When I was a kid, nothing – absolutely nothing – scared me more than Miss Almira Gulch, aka The Wicked Witch of the West, from the classic 1939 Metro-Goldwyn-Mayer masterpiece, THE WIZARD OF OZ. Arguably the most-watched movie in history, there was something about her sinister sneer and evil cackle that gave me the willies, especially when Dorothy spies her inside the tornado, peddling outside the window of the uprooted Gale home. Despite having seen STAR WARS, JAWS, SUPERMAN and CLOSE ENCOUNTERS OF THE THIRD KIND, there was something visually beguiling about THE WIZARD OF OZ that made it opulent, captivating and undeniably ageless. There really could never be an equal or another, and failed movies like JOURNEY BACK TO OZ (1974), THE WIZ (1978), and RETURN TO OZ (1985) were testimony to THE WIZARD OF OZ’s once-in-a-lifetime greatness. Imagine my distaste when Sam Raimi (SPIDER-MAN, SPIDER-MAN 2 and SPIDER-MAN 3) was tagged to direct the Walt Disney Pictures-produced, OZ THE GREAT AND POWERFUL. I had to choke down the dry-heaves seeing Raimi’s muse, James Franco (127 HOURS), in one of the worst teaser trailers in recent memory. Coupled with it’s early-March 2013 release date, OZ THE GREAT AND POWERFUL looked like a traveshamockery.
I’m happy to say that I couldn’t have been more wrong. OZ THE GREAT AND POWERFUL isn’t a traveshamockery and it won’t have L. Frank Baum spinning in his grave and coming back to Tobyrize the Raimi household. It’s not even close to the landmark 1939 movie, but it’s pretty good – it’s full of magic and beauty, and is, without-a-doubt, a bright, unexpected surprise in early March as audiences and the box-office crawl wearily from the cinematic doldrums that is the month of February.
OZ THE GREAT AND POWERFUL begins, aesthetically, like the THE WIZARD OF OZ, in the 4:3 Academy ratio and in black-and-white, only transitioning to widescreen (16:9) and color when the aforementioned Oz (James Franco), aka Oscar Zoroaster Phadrig Isaac Norman Henkel Emmannuel Ambroise Diggs, is swept away by a twister while escaping a jealous boyfriend at the traveling circus he works at as a magician. Facing imminent death, Oz shouts to the heavens to whomever is listening that he’s not ready to die, that he can be a better man. And suddenly he’s through the storm and surrounded by the lavish landscape of Oz, crash landing, conveniently near a would-be rescuer, the lovely Theodora (Mila Kunis). She’s dressed in some maroon and black get-up that looks like a cross between something from ZORRO THE GAY BLADE and PIRATES OF THE CARIBBEAN. After Oz introduces himself, Theodora, somewhat smitten by his charm and his prophetic arrival, is determined to get him to the Emerald City to see her sister, Evanora (Rachel Weisz), who is caretaker of the green metropolis since the city lost its ruler and has been under siege by a wicked witch. Along the way, Oz gains a companion, a talking, winged monkey wearing a bellhop uniform, named Finley (Zach Braff), and the party of three makes its way to the capitol city of Oz.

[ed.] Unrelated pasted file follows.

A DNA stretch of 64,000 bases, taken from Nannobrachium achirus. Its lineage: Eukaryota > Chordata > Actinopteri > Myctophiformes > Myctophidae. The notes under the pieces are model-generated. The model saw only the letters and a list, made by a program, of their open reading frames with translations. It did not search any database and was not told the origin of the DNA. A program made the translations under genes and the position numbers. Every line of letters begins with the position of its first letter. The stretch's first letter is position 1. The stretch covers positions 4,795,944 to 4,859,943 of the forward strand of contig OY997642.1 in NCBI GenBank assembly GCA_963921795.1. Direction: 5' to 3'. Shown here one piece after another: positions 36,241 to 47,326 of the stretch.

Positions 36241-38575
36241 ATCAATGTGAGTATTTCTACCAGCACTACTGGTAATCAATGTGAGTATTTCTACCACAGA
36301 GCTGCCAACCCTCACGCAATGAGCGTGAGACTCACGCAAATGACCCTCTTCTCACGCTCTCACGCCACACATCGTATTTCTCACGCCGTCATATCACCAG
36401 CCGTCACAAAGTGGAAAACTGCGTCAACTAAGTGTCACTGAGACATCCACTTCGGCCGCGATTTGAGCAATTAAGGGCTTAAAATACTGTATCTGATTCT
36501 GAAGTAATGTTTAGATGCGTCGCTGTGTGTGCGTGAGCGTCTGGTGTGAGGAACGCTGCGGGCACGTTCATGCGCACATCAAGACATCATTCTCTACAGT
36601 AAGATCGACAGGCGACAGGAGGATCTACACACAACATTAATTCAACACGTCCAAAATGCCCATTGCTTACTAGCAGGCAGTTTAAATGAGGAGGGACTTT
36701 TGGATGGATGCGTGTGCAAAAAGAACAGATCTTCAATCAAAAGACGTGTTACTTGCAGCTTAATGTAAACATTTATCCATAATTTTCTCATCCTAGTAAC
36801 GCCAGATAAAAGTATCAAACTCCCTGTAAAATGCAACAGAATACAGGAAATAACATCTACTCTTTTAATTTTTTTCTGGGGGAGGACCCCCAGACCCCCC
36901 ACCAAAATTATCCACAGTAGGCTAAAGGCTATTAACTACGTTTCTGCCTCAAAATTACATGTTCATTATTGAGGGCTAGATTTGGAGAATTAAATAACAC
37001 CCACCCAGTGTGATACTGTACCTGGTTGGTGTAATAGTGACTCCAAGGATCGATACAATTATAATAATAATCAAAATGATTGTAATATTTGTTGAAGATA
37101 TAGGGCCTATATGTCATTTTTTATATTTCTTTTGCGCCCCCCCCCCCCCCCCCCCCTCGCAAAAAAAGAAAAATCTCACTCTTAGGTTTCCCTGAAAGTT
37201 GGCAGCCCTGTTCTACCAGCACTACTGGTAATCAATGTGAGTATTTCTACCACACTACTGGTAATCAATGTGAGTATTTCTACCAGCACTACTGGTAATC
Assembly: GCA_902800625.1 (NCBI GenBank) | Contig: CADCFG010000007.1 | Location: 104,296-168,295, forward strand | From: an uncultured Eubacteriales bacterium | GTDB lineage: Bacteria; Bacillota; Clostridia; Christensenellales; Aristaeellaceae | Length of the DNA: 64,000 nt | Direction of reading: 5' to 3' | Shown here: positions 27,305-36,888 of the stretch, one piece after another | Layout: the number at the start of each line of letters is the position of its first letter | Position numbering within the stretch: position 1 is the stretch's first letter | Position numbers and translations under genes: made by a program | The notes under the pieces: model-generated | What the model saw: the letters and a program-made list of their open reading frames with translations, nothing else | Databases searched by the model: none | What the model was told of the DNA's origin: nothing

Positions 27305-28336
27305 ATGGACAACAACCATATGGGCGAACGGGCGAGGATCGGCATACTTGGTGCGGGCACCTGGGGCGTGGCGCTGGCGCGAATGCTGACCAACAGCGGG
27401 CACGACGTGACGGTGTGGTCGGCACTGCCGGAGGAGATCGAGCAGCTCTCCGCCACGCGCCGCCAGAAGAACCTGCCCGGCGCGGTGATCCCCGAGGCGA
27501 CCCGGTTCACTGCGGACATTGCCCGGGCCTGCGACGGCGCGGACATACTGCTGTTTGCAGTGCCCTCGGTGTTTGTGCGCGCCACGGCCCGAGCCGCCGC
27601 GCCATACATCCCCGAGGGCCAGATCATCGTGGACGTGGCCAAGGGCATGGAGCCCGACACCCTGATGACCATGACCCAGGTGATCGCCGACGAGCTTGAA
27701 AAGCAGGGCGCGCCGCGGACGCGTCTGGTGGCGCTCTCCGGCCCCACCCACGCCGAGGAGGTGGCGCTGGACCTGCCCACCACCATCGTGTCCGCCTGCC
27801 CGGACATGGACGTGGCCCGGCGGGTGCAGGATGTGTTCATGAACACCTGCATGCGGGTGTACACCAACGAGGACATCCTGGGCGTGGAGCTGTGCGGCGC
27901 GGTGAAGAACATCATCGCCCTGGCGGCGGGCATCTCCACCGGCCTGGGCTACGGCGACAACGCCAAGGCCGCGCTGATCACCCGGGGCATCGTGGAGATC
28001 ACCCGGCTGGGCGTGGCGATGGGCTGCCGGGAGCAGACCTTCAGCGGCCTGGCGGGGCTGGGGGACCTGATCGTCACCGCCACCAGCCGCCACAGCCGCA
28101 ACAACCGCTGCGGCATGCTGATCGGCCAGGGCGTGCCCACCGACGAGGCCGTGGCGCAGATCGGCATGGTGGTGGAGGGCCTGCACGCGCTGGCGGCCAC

While Theodora is head-over-heels for Oz in more ways than one, Evanora smells a fraud. She shows Oz the copious amounts of gold and treasure waiting for him and his potential lordship over the Land of Oz, but with one catch: He must kill the wicked witch living in the Dark Forest and destroy her wand. Seems straightforward enough, so Oz and Finley travel down the famed yellow brick road toward the nefarious forest and an impending showdown with the villainous witch. As they journey, they gain another companion, an orphaned girl made out of China, called China Girl (Joey King), and meet Glinda the Good Witch (Michelle Williams). All of the sudden, as the proverbial curtain is pulled back and true intentions are discovered, what seemed so clear-cut and uncomplicated becomes indefinite and hazy. One thing is certain, though. Oz, a cocky, selfish, con-man is on a course to be that better man he promised to be during his near-death tornado balloon ride.
OZ THE GREAT AND POWERFUL is rated PG and a a movie the entire family can enjoy. Some small children may find the witches and the flying baboons a little terrifying, but all-in-all, Sam Raimi’s Oz adventure is full of heart, humor, magic and beauty.